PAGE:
Swimmers frightened to go in the sea due to sewage

Two men, both wearing blue, stood by the sea holding a sign that says sick of sewage
Surfers Against Sewage activists Michael Goode and Alun Moseley, say "enough is enough" [BBC]

Swimmers and surfers have said they are scared to go in the sea due to fears about sewage.

Ahead of the general election, activists said they wanted to see change because "people are getting ill".

Surfers Against Sewage said it was hearing about "alleged illegal spillages" almost every day.

While sewage can be discharged by water companies in certain circumstances, pollution can also be caused by other industries such as agriculture and construction.

Langland Bay in Gower, Swansea county, attracts hundreds of swimmers and surfers, but swimming group leader Howard Jones said fewer people now wanted to take a dip.

"It's not just Langland, Caswell, Swansea, I'm hearing of children with ear infections or stomach infections. It's hard to pinpoint it.

"Certainly, in the last six months we've got more and more people complaining about this issue."

Sally Howells, 57,  travels from Cardiff to Gower to swim, and tracks alerts about sewage discharges.

"I'm frightened to go in to be perfectly honest," she said. "It's a risk to go swimming."

Woman with grey/blonde hair looking at the camera
Sally Howells says it's a "risk" to go swimming in the sea [BBC]

Keen swimmer Rupert Miles, 62, said he thought his recent illnesses may have been linked to sea swimming.

"I've had a couple of bouts of rather nasty gastric flu, which I've been to the doctors about," he said.

"You don't want to point the blame, but they said 'you sea swim, it could be sewage'."

Caris Bowen, 32, coaches open-water swimming and prefers to teach in a spring water lake in Glynneath rather than the sea.

"I have to check an app on a daily basis to see if it's safe for us," she said.

"It's got a lot worse… it's worrying. It's going to have a massive effect on my business."

When rainfall is heavy, treatment plants can discharge untreated sewage to prevent the system from being overwhelmed.

However, if plants release more sewage than they are allowed to release, they could be in breach of their permits.

Natural Resources Wales (NRW), who monitors water in Wales, was asked to comment but declined.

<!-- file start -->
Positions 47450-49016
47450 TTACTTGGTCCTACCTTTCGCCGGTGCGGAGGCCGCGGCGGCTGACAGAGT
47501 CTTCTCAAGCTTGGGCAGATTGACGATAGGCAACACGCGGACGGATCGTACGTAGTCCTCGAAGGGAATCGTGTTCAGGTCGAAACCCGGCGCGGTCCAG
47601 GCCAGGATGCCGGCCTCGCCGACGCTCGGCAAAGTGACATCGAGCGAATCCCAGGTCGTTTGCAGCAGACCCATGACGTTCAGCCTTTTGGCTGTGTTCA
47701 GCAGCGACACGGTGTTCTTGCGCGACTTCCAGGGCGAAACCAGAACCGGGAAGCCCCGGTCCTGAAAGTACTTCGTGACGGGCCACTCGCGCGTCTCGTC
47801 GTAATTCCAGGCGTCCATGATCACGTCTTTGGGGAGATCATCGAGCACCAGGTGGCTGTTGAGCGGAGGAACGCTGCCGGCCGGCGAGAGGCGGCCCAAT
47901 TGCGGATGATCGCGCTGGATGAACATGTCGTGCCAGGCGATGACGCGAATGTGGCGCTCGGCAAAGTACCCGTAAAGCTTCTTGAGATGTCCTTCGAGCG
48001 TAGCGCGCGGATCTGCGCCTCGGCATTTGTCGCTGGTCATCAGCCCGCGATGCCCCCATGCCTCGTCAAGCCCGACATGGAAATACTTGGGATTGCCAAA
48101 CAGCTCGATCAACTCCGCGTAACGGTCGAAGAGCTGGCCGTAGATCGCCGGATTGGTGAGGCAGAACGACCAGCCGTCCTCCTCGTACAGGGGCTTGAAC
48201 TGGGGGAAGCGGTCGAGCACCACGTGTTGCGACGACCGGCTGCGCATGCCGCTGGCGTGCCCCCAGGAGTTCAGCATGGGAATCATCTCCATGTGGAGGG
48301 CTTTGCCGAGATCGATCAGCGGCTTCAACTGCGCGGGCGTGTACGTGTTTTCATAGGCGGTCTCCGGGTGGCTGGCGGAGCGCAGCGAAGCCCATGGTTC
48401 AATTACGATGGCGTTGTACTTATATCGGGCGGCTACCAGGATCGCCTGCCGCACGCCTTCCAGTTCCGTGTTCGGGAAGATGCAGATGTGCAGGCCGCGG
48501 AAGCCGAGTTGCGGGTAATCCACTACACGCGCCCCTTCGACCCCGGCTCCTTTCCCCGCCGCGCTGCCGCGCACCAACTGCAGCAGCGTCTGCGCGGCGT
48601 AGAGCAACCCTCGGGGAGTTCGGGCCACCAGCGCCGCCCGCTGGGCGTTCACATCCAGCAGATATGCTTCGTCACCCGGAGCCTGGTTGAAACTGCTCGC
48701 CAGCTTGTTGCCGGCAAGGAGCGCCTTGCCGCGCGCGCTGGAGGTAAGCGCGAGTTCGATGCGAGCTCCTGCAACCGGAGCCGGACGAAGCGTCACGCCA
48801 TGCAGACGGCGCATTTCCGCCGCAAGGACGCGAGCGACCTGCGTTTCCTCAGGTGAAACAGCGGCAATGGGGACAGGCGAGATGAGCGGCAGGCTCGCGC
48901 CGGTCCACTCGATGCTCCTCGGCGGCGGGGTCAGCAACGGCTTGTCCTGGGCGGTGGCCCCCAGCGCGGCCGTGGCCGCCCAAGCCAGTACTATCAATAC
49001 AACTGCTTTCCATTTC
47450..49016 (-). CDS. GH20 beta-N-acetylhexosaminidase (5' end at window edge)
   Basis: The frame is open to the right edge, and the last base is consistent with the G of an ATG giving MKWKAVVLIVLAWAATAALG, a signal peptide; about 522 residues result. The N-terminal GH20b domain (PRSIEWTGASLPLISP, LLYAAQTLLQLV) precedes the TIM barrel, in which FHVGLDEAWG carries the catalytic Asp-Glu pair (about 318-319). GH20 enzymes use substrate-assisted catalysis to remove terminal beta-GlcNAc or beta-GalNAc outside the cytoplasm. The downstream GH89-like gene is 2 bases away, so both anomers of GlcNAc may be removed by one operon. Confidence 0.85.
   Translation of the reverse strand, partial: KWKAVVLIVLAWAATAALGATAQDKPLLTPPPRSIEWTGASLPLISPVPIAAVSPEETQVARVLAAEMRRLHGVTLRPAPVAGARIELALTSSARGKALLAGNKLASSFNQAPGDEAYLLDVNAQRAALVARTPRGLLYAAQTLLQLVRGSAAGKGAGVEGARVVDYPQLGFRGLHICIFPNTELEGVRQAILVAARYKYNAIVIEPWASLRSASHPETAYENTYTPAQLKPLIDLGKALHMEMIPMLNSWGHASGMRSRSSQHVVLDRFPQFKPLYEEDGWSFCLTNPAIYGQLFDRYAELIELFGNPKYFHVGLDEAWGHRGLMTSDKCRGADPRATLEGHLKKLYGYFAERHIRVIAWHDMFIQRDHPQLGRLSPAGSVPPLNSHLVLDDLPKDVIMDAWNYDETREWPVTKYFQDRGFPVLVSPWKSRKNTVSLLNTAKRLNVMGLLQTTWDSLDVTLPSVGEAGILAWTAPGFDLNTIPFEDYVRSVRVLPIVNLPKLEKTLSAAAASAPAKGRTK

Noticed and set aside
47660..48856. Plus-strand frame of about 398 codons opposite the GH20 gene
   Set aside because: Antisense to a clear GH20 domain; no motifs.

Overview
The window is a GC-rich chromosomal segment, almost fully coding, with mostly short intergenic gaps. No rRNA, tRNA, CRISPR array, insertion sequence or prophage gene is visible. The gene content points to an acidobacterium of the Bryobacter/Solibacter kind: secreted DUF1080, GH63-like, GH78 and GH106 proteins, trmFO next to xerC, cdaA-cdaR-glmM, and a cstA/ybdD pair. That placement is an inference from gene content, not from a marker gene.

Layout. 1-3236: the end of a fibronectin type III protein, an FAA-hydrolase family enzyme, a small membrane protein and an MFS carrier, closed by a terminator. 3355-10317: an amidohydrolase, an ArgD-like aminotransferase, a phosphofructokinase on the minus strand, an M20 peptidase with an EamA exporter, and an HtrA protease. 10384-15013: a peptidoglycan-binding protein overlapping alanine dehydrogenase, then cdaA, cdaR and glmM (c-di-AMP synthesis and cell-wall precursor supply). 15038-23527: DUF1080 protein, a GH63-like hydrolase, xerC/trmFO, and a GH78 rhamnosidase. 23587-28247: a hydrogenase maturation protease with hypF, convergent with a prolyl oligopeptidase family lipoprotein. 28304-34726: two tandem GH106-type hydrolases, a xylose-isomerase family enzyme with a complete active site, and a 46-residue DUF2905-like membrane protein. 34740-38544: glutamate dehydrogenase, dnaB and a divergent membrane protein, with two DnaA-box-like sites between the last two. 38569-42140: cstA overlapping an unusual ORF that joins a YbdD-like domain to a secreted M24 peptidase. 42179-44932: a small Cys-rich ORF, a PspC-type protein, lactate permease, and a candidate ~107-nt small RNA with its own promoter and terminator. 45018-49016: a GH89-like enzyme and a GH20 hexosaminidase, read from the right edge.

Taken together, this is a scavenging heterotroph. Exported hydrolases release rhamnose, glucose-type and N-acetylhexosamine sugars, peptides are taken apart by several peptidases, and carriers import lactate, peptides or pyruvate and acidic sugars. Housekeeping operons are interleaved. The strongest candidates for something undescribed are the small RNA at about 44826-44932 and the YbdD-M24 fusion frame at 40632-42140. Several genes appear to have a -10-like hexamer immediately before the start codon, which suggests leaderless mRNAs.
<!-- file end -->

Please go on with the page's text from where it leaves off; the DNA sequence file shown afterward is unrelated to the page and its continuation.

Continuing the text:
Caris Bowen
Swimming coach Caris Bowen prefers to teach in a lake rather than the sea [BBC]

Welsh Water, which provides services for the majority of communities in Wales, previously said the illegal discharge of untreated sewage was "inevitable" given the scale and age of its infrastructure.

The water firm said by 2025 it would have invested over £1.4bn in its wastewater system and works closely with regulators.

Many powers relating to the water industry are devolved in Wales, but Surfers Against Sewage activists said they wanted all politicians to work together.

"It's almost a daily occurrence that we're hearing about alleged illegal spillages," said Alun Moseley.

"We're hearing stories of people becoming sick.

"We've passed the point of hearing empty promises. We need to see change."

Welsh Water said it took responsibility for protecting bathing waters seriously and was investing in environmental projects.

"There are a number of contributing factors that impact on bathing and river water quality more generally. These include agricultural run-off and animal faeces, urban surface water drainage and misconnected drains," it said.

"We are committed to working closely with regulators and other sectors to ensure we do all we can to protect the environment."

Rupert Miles
Rupert Miles said he thinks his recent illnesses may have been linked to sea swimming [BBC]

What do the parties say?

Labour insisted its government in Wales was "leading the charge" to "tackle all sources of pollution".

"A UK Labour government will keep pushing for improvements, including by giving regulators the powers to block the payment of bonuses to executives who pollute our waterways."

The Conservatives said the UK government was "holding water companies to task by subjecting polluters to unlimited penalties".

"The Welsh Conservatives have long called for Labour and NRW to hold water firms to account and issue penalty fines."

Plaid Cymru cited an "outdated sewerage network" and "lack of robust devolved powers" in Wales.

"Plaid Cymru firmly believes that the supply and treatment of water in Wales should ultimately be managed by a single publicly-owned body," it said.

"We would also formally request powers from the UK government over the licensing of sewage in Wales."

While the Liberal Democrats have not yet released its manifesto in Wales, the UK branch of the party say it would "strive towards protecting our rivers and coastlines".

"It is a complete scandal that both the UK Conservative government and the Welsh Labour government have allowed water firms to get away with polluting our waterways here in Wales," it said.

Reform UK said it "would impose a proper system of regulation with very heavy fines for water companies that pollute our natural environment".

"It is unacceptable that overseas shareholders get rich, while prices have soared, and raw sewage is pumped into our rivers and seas."

The Green Party said it was "an utter scandal that people no longer feel safe to swim in our seas".

"The only way to end this scandal is to bring the water companies back into public ownership."